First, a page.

Thursday 29 October 2020

This Is How It Was : An A57 Excursion

 Encourage Bus - Discourage Car?

Hulleys courageous X57 is the first bus service running across the Snake Pass between Sheffield and Manchester since 1965. But buses have run via the Snake since then - until fairly recently. This was back in the days when Derbyshire, which used to be one of the top "Bus Counties"- in partnership with the Peak Park Board - was both keen and financially able to support bus based leisure and tourism throughout the year.

It is a sad reflection on the mealy mouthed governments (of any colour) which have spoken enthusiastically of reducing exhaust gases and promoting clear and car-free air whilst making it nearly impossible for local authorities to support bus services to encourage that policy.

Today's post is from 2007 and looks at the Winter schedule. Summer timings were much the same but some services ran later because daylight was more readily available.

T M Travel 473 via Snake
This would have been a popular duty because the bus sat at Chatsworth from 1113 to 1610, doubtless including a free pot of tea and sticky bun in the caff!
It travelled over The Snake to Ashopton Viaduct then south to Bamford (with a possible train connection) then on to Chatsworth (adjacent to Edensor on the map above).

Manchesster Glossop Castleton 373 via Snake
The "x" note refers to connections at Glossop with another goody, the X61 across the moors from Holmfirth. That, too was a cracker of a scenic route.

Speedwell Coaches held this contract in 2007. Note that this table also includes positioning journeys for the T M Travel bus that would run from Glossop to Chatsworth as 473. Note also that Speedwell's trips ran to and from Derwent Visitor Centre (Fairholmes) at the foot of the middle dam of the three.

Chesterfield Derwent 89A
This was another T M Travel working, bringing folk from Chesterfield to Derwent. The "dagger" times on the outward leg show us that this is our old friend the 473 which works over The Snake to Glossop in order to return to Chatsworth. The "double diamond" code refers to the Winter return trip, in Summer the bus runs approx 90 minutes later.

So what happens at Fairholmes until, say 1648? Answer:-

Derwent to Kings Tree shuttle 222
If you go to Derwent Fairholmes today you will find that you can go no further at weekends and on Bank Holidays. The road is closed as per the gate and signs.
Walkers and cyclists are welcome on the 5 mile stretch to Kings Tree (where the road ends) ...
But until 2016, you had the 222 bus, which in 2007 was covered by the T M Travel working on the 89A (extract only below).
The 89A ran through the picturesque Cordwell Valleyvia Barlow as an extension of its service 89.
The 222 last ran at the end of the 2016 season.

The 222 minibus service has stopped running this year, reducing traffic further on the 5-mile route between Fairholmes and King's Tree. Falling numbers, year on year, of passengers using the service and increased running costs are the reasons for it being withdrawn. Last year just over 1,600 people used the minibus paying £2 each for a ticket, however the real cost of each passenger journey was £6.50, with the remaining cost being met by Severn Trent Water and the Peak District National Park.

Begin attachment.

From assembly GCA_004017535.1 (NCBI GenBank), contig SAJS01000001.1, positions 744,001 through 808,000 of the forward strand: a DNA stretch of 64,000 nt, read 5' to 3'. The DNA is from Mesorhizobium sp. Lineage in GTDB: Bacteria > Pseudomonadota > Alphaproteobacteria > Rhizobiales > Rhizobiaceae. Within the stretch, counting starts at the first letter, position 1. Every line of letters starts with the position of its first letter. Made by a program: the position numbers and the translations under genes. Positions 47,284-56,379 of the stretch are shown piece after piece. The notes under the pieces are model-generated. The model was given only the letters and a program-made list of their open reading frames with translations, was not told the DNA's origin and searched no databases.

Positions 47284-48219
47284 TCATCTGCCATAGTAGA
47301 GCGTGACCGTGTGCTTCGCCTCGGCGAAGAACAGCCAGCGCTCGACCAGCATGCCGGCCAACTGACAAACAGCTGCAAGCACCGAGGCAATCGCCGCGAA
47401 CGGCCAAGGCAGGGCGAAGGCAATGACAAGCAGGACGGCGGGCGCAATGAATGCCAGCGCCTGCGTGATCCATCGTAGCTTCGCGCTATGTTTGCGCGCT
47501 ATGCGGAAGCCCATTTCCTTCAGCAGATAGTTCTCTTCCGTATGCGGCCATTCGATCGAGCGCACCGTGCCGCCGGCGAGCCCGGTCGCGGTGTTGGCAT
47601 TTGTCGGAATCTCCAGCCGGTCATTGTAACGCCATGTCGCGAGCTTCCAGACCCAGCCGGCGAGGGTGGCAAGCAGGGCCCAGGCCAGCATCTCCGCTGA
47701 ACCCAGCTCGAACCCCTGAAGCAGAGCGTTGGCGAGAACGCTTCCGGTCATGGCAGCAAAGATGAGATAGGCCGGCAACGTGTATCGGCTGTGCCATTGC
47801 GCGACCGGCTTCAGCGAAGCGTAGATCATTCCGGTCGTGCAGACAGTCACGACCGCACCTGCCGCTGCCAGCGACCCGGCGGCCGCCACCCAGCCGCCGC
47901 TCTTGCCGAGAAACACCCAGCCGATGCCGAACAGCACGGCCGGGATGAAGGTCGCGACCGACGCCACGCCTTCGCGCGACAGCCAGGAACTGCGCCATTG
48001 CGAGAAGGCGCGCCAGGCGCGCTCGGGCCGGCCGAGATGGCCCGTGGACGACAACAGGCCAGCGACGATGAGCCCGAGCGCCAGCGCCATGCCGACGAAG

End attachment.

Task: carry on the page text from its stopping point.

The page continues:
Latterly the 222 was a minibus service branded "The Dambuster Bus" in recognition of the trial flights over the dams in preparation for the WW2 "Bouncing Bomb" raids.

Chesterfield Sheffield Castleton 273/274
But note that the 0825 from offers a connection from communities to the south of Chesterfield (Tibsfelf, Alfreton and Clay Cross), note "y" shows the bus continues via The Snake to Glossop and the double diamond indictes that the last bus from Castleton runs via Derwent Fairholmes in the Summer.

Until the Sunday X57 arrived ...
... all that remained of this splendid network was today's T M Travel Sunday 273/274 ...
... although with no through journeys from Chesterfield BUT with four rather than three round trips.
It is still one of the best rides from Sheffield, usually operated by double deckers for the spectacular top floor views.

It was Roger French who (a) was upbraided by a comment writer for saying that there had been no buses over the Snake for at least 50 years and (b) asked fbb if he could shed any light on the 273/373.

But it was fbb's Sheffield chum John who had all the answers. John used to work for the Derbyshire Public Transport Section and it was he who had the unenviable job of trying to present this complex network with multiple connections and interworkings as understandably as possible. He succeeded!

John kindly sent fbb some scans of the relevant timetables for which many thanks.

For the record, Summer 2019's innovative tour bus H1 and H2 (operated by Stagecoach) ...
... did not operate this year.

And finally: you may have spotted some 2007 journeys to Treak Cliff Cavern at Castleton.
This involves a significant clamber up the hill from the old A625 which once ran beyond Castleton and over the tops to Stockport and Manchester.
The authorities gave up their fruitless attempts to repair the carriageway after repeated landslips from the "Shivering Mountain", Mam Tor. The road is utterly closed!
But panic not, there was (and still is) somewhere to turn a bus or coach round!
The cavern is stunning ...
... but, despite the bus stop sign, you can't get there by bus unless you want a brisk (!) walk from Castleton.

Also stunning are the prices of some of the Blue John "souvenirs".
A Christmas gift for Mrs fbb?
Maybe not this year!

 A Northampton PS blog : Friday 30th October 

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